Many Diaspora Jews, even up to the Six-Day War, had acute doubts about the project and Wheatcroft's sympathies appear to be with the early doubters. One was Edwin Montagu, the Liberal Cabinet minister, who opposed the Balfour Declaration. Others were Hannah Arendt, Walter Lippmann, the US columnist, and the earlier Viennese writers, Arthur Schnitzler and Karl Kraus, who made biting, satirical attacks on Herzl, Zionism's father-figure. The book's first half valuably digs up a wealth of material on cross-currents of the early debate, cogently linking Jewish doubts to their uneasy social situation in the West.
Many early Jewish critics of a state in Palestine - or the ''Holy Land'', to use that uniquely cloying term - were wary of knock-on threats to their hard-won status, from enemies who would claim a confusion of loyalties: should they be true to the new Jewish state or to their European base? In fact, as Wheatcroft says, Hitler was scarcely aware of Zionism. His comments on Chesterton and Belloc - but, also, surprisingly Asquith and Muggeridge, antisemites in a lower key - make riveting reading. He also points out how it took until the late Fifties for the Holocaust to sink into Western consciousness.
The argument over "dual loyalties" is a theme running through this book. Wheatcroft hints that it raises real questions for political Zionists outside Israel, especially in America. His sharpest focus after 1948 in on the Jewish lobby in Washington: ex-Presidents Ford, Carter and Bush have all, as he revealingly shows here, thrown the F-word at it. But Western Jews have been around much longer and hold stronger positions to apply influence; the Middle East is 1996's most intractable regional issue, a nuclear flashpoint in a strategically vital zone.
Wheatcroft cites Israel's declining population during the Diaspora and argues that it has its own interests, which are not Israel's - a last chapter is called "fractured friendships''. But he shows no active, human empathy for the Israeli way of life. Israeli folk-music is a vital, exhilarating experience but Wheatcroft can only deride Israel's role in the Eurovision Song Contest.
Sometimes, he creates artificial problems, when the really serious matters - such as sorting out the Middle East's borders - are real enough. Diaspora numbers are declining, but the communities, despite high intermarriage rates, won't vanish in the realistic future. Strict religious tests of ''Who is a Jew?'' may need to be revised to add communal staying-power: he should have probed this issue.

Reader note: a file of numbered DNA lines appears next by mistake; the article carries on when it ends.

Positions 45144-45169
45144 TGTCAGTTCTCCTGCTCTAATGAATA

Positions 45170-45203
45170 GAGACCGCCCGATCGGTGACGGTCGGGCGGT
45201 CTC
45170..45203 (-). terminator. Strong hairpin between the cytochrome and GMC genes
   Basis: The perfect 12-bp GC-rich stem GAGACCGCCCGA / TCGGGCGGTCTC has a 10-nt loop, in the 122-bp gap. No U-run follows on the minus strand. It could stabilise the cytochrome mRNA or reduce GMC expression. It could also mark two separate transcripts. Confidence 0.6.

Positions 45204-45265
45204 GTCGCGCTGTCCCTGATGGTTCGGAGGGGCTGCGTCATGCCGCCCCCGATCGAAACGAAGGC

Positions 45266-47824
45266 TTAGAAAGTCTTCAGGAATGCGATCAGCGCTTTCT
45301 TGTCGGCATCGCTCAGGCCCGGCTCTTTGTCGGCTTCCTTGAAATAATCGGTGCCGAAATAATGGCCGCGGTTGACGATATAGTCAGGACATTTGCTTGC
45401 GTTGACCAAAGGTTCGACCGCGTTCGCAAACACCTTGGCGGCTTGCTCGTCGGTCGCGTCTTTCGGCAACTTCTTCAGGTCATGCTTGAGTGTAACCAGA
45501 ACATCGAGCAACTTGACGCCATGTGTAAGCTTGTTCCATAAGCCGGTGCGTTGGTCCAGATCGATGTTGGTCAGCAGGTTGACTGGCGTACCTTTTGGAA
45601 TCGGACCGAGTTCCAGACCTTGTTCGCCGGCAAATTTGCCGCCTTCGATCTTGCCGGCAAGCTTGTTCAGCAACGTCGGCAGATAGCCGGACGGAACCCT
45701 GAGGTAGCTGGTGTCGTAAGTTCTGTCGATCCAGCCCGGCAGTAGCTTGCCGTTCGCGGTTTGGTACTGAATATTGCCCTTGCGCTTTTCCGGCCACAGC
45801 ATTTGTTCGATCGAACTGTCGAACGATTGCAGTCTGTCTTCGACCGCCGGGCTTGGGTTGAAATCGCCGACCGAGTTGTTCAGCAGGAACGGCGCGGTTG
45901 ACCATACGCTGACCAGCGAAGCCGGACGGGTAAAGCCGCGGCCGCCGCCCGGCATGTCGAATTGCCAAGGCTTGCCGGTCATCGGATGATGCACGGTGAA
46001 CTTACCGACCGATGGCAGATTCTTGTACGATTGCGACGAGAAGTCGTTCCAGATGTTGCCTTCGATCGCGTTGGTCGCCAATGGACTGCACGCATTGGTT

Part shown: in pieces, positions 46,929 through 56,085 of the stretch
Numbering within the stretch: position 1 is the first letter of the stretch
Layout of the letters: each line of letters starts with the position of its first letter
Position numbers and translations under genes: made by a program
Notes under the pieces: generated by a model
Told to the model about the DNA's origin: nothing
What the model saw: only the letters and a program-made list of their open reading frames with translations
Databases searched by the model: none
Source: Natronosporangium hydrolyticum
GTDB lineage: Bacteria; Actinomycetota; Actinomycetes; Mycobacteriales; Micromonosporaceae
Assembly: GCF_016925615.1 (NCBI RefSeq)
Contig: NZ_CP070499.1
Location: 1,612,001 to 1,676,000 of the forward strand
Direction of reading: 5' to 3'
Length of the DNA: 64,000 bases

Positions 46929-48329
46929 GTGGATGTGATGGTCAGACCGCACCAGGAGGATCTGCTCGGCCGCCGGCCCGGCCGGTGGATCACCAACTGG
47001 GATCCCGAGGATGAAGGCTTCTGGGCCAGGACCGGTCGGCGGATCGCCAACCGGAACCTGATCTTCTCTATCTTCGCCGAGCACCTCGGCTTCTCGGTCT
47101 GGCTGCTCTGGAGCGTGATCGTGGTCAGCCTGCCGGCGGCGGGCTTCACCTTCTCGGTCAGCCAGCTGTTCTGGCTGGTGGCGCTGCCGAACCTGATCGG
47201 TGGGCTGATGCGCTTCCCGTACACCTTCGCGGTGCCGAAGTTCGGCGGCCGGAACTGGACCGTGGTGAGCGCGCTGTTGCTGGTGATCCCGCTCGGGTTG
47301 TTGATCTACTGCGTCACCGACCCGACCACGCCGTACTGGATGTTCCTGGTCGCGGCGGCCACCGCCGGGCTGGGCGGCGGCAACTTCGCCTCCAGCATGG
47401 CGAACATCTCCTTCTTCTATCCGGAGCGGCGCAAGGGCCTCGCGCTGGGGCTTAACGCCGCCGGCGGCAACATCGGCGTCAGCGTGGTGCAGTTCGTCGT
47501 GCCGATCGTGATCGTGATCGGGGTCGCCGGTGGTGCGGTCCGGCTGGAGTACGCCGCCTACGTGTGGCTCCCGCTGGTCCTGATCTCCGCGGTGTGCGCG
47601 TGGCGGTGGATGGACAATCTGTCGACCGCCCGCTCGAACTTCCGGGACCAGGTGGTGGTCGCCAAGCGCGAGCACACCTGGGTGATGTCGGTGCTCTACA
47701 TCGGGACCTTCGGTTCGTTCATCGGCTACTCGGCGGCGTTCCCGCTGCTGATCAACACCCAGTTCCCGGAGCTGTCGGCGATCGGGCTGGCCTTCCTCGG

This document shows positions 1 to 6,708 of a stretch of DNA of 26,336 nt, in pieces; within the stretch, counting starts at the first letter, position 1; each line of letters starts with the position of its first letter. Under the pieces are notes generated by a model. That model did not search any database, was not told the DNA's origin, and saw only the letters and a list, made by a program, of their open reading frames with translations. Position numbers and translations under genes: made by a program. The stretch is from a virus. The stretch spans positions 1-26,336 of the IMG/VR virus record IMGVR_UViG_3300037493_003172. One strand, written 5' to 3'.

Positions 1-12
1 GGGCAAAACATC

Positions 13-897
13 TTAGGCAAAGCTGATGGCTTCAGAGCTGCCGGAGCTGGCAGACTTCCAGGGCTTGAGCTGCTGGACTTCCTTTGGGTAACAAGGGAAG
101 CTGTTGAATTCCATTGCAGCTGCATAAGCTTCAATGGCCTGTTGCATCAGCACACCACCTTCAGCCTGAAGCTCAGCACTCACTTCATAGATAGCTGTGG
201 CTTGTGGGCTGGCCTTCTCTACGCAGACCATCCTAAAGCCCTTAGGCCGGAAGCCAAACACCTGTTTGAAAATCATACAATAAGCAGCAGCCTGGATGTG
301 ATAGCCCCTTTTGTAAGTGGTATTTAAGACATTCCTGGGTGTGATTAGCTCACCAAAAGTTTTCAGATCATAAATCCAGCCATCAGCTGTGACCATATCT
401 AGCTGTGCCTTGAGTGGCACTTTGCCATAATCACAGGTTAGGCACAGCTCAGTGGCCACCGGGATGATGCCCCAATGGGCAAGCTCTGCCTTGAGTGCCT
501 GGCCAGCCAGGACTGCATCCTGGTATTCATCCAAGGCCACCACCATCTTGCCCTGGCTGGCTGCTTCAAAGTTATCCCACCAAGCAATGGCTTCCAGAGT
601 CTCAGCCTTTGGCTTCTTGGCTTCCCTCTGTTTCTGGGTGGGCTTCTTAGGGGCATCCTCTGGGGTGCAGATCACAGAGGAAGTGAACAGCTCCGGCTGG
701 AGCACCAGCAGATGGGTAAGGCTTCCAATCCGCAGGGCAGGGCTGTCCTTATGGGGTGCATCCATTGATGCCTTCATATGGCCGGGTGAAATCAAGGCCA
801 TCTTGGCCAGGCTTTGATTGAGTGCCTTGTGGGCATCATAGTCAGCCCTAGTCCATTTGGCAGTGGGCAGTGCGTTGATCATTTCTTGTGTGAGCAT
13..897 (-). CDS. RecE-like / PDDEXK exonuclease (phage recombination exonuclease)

Wheatcroft is a talented and stimulating writer with an eye for the dramatic and the intriguing. But he is radically selective with data, letting absurdly over-simplified, instant value-judgements become "givens", from which a stream of unwarranted inferences flow. He may unwittingly give ammunition to people who dislike Jews, Israelis and Zionists a lot more than anyone can accuse him of doing.
A tougher editor would have taken him to task at many points. For instance: Britain abstained in the UN's vote on Israel's creation; it did not vote against. ''The Irgun put to death British prisoners'', he writes of 1945- 8; only, as far as I know, ''the two sergeants'', a famous act of retaliation for British executions of non-violent offenders. The UN's slogan, "Zionism equals racism" was, he writes, "gravely malicious and deeply offensive", but, later, "little more than a statement of the obvious"; he can't have it both ways. He calls the movement by Jews to pre-1948 Palestine, ''European colonialism in Asia''; yet they faced hostility by the colonial power most of the time, bought their land on the open market and, in the kibbutzim, relied on their own labour. This claim demands a book in itself, not unargued phrase-making. Likewise he says the US Jewish lobby is the "least scrupulous'' in Washington, without offering much, if any, back-up evidence of misconduct or illegality.
I read the whole book compulsively, at one sitting, wishing that I could have argued with Wheatcroft before he sent it to the publisher; I read it largely for its many historical nuggets, not its contribution to current debate.Reuse content